Writing about Millennials is like emptying my dishwasher. It seems like I have to do it all the time. I don’t enjoy it while it’s happening. It’s fairly rewarding when I’m done. And then I realize I’m going to have to do it all over again tomorrow or the next day. It never stops.

But it’s also very necessary. Millennials are an economic force, not just in their size as a cohort, but in their ability to jolt consumer markets seemingly overnight. They’re very opinionated about brands but also very fickle. They’re much less loyal on average than Xers or Boomers – Millennials will love a brand one minute and turn on it the next.

That’s why what we see in our Chipotle data is so unusual.

I saw a story earlier this week where the analyst team at investment research shop, Hedgeye, had moved Chipotle to a “Long” stock after a seemingly interminable period as a “Short.” Presumably, the departure of Founder/CEO Steve Ellis is creating reason for hope.

Indeed, after cratering in late 2015, consumer sentiment toward Chipotle had mostly leveled off over the past 7 quarters, with just one brief hiccup in Q3 of this year. Below is our chart of quarterly Chipotle favorability among U.S. adults since 2010. The largest number of consumers are neutral toward the brand, with favorable and unfavorable sentiment almost reaching parity in Q4 2015, then separating again, ever so slightly.

Among the General Population, Favorability towards Chipotle is declining.

Notice in the last third of this chart how the blue line (Favorable) climbed slightly, then flattened out, for the most part. The green line (Unfavorable) began to fall, right around the same period. Neutral attitudes fell abruptly (meaning people just became much more opinionated about the brand) throughout 2016 before rebounding throughout 2017.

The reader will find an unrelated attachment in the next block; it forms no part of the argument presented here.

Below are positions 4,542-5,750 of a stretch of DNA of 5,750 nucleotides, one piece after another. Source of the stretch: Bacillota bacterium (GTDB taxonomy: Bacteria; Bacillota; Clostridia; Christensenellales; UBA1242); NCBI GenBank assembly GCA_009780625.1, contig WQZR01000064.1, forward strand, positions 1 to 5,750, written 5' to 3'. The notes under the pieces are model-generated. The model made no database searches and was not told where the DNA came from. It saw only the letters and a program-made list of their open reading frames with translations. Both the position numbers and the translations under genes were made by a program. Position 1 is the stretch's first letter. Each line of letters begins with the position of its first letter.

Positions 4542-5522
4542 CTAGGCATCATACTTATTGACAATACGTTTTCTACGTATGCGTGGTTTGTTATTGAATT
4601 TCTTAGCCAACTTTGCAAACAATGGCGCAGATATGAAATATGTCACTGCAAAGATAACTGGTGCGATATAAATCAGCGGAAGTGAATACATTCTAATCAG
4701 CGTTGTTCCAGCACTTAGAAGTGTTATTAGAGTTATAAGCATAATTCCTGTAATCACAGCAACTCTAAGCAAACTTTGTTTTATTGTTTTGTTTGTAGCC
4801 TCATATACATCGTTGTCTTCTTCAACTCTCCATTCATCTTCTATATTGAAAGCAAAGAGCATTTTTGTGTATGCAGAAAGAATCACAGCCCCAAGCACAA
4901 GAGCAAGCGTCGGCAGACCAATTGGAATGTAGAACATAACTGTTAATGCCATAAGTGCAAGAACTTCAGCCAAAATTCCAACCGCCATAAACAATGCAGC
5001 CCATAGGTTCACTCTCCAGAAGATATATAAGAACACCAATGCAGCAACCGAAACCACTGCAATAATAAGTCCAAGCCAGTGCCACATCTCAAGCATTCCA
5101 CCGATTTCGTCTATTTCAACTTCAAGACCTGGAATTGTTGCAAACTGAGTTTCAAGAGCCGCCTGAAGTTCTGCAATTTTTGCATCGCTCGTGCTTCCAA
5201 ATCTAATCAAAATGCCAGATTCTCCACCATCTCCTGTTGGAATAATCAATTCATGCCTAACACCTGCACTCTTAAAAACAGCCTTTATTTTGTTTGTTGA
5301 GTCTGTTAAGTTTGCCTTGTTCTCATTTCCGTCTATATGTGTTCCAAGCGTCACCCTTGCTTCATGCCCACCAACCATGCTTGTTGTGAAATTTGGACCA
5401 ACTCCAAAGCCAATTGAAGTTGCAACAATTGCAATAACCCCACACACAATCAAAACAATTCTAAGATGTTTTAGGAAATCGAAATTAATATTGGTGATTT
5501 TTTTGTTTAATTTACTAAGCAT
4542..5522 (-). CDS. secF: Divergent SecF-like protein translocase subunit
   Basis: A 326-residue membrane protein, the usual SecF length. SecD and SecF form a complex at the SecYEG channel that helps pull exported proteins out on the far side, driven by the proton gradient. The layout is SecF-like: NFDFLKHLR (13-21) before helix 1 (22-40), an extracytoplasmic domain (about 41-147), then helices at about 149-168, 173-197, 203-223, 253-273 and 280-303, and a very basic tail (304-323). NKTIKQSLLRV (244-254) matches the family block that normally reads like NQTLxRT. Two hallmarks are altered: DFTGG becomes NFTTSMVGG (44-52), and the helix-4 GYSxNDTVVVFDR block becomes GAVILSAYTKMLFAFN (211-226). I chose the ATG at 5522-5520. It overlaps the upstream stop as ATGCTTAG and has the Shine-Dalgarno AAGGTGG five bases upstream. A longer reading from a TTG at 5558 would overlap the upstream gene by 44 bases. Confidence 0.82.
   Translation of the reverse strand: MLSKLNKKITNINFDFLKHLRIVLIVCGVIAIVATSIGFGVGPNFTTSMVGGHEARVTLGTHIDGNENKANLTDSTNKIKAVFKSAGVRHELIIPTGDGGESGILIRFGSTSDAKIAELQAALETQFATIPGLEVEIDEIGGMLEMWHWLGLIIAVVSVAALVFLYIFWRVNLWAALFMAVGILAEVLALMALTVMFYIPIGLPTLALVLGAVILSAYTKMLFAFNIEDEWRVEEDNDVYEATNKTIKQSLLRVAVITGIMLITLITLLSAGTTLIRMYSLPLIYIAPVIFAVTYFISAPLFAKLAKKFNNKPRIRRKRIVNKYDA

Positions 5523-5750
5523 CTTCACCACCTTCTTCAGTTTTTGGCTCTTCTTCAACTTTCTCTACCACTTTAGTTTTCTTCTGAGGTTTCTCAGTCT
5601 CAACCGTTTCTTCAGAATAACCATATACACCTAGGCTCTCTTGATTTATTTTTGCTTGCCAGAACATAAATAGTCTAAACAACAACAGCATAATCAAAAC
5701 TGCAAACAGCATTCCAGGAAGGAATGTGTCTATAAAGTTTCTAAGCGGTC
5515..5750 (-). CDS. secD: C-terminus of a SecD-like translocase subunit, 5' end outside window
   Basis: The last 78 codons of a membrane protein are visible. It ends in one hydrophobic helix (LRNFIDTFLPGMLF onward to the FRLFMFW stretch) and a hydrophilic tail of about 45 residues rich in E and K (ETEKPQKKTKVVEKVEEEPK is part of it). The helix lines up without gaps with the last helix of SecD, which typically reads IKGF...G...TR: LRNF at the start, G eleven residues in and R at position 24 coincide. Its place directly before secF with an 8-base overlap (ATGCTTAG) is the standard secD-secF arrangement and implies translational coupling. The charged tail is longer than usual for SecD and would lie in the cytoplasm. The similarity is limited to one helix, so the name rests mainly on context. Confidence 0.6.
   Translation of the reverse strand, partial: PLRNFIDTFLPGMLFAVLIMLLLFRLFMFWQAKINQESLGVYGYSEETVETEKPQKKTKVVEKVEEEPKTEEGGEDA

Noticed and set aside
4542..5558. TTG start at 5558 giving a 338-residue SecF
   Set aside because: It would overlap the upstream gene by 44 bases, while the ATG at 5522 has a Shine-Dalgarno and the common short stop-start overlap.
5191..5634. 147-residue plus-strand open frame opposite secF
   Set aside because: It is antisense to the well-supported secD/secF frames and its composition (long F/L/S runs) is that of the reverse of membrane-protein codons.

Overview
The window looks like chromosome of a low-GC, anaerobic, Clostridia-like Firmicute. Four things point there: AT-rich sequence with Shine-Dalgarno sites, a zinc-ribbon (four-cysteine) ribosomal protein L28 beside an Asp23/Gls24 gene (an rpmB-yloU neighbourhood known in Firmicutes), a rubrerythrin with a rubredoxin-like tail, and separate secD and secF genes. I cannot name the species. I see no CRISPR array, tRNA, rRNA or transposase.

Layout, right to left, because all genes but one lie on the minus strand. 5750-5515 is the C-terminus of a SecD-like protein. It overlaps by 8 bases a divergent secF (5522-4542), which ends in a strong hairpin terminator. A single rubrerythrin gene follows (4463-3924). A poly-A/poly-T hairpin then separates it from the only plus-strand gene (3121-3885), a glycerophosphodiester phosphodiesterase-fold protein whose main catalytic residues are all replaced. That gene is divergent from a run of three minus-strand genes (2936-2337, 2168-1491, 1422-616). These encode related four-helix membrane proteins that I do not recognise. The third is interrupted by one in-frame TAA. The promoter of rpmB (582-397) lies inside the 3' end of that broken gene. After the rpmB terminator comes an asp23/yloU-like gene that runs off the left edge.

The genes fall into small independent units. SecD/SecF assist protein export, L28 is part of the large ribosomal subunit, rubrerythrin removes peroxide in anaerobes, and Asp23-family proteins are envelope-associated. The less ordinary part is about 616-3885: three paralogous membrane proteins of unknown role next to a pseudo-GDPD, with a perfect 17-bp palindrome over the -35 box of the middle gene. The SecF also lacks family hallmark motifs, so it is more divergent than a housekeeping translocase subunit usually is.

We see a more revealing picture when we look just at Millennials’ attitudes toward Chipotle. Let’s look at the trend line among 18 to 34-year-olds since the beginning of 2016.

Data show that More Millennials than ever are feeling neutral toward Chipotle this quarter.

When we examine the Millennial numbers, we can understand where Chipotle’s shifts are coming from. First, notice that net favorability among Millennials (Favorable v Unfavorable) peaked at nearly 5 to 1, while among the GenPop only a few percentage points separate the good from the bad. No surprise, Millennials drive Chipotle’s popularity.

As you can see in the second chart, favorability among Millennials has fallen consistently since the second quarter of 2016 – even as the GenPop numbers stayed flat. In almost all cases, we would view this as irreversibly grim. When Millennials sour on a brand, it tends to be permanent.

But, remarkably, we see virtually no change in the Unfavorable numbers among Millennials during that same period. All of those lost positive ‘feels’ fell into the bucket of Neutral, which rose nearly 10 pull points in the past 6 quarters.

We could be seeing something here that we almost never see from the Millennial cohort: Indifference. While it may have become somewhat less cool to eat at Chipotle these past several quarters, it hasn’t become decidedly uncool. Millennials haven’t turned on the brand. They can be won back.

Sentiment among Gen Xers (see: Moms with kids), meanwhile, has shown promising improvement over the past two years – Unfavorable numbers fell nearly 20% among this group since early 2016. Favorability rose 10%.

If I’m on the $CMG management team, all of this gives me reason for hope. It gives Hedgeye and others more fuel for their “Long” recommendation.

And it reminds me that I need to fill my dishwasher.